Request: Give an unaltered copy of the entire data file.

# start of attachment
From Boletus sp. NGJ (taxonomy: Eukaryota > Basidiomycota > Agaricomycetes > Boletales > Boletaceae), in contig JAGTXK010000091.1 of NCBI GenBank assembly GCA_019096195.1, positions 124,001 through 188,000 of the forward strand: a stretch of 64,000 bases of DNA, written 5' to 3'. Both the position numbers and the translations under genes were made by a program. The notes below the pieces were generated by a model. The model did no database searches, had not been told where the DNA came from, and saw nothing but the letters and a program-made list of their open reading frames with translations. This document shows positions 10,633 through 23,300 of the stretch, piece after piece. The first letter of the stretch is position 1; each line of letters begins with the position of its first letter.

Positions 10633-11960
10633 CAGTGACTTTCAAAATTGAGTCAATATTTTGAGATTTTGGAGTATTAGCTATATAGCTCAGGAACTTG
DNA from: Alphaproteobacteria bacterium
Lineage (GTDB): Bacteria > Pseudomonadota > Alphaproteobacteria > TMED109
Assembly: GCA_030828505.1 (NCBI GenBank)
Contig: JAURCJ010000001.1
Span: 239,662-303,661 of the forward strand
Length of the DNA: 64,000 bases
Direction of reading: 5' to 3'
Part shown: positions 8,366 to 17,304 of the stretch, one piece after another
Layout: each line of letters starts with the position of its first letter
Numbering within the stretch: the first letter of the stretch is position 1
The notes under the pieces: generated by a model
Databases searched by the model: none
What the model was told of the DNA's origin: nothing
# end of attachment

From Boletus sp. NGJ (taxonomy: Eukaryota > Basidiomycota > Agaricomycetes > Boletales > Boletaceae), in contig JAGTXK010000091.1 of NCBI GenBank assembly GCA_019096195.1, positions 124,001 through 188,000 of the forward strand: a stretch of 64,000 bases of DNA, written 5' to 3'. Both the position numbers and the translations under genes were made by a program. The notes below the pieces were generated by a model. The model did no database searches, had not been told where the DNA came from, and saw nothing but the letters and a program-made list of their open reading frames with translations. This document shows positions 10,633 through 23,300 of the stretch, piece after piece. The first letter of the stretch is position 1; each line of letters begins with the position of its first letter.

Positions 10633-11960
10633 CAGTGACTTTCAAAATTGAGTCAATATTTTGAGATTTTGGAGTATTAGCTATATAGCTCAGGAACTTG
DNA from: Alphaproteobacteria bacterium
Lineage (GTDB): Bacteria > Pseudomonadota > Alphaproteobacteria > TMED109
Assembly: GCA_030828505.1 (NCBI GenBank)
Contig: JAURCJ010000001.1
Span: 239,662-303,661 of the forward strand
Length of the DNA: 64,000 bases
Direction of reading: 5' to 3'
Part shown: positions 8,366 to 17,304 of the stretch, one piece after another
Layout: each line of letters starts with the position of its first letter
Numbering within the stretch: the first letter of the stretch is position 1
The notes under the pieces: generated by a model
Databases searched by the model: none
What the model was told of the DNA's origin: nothing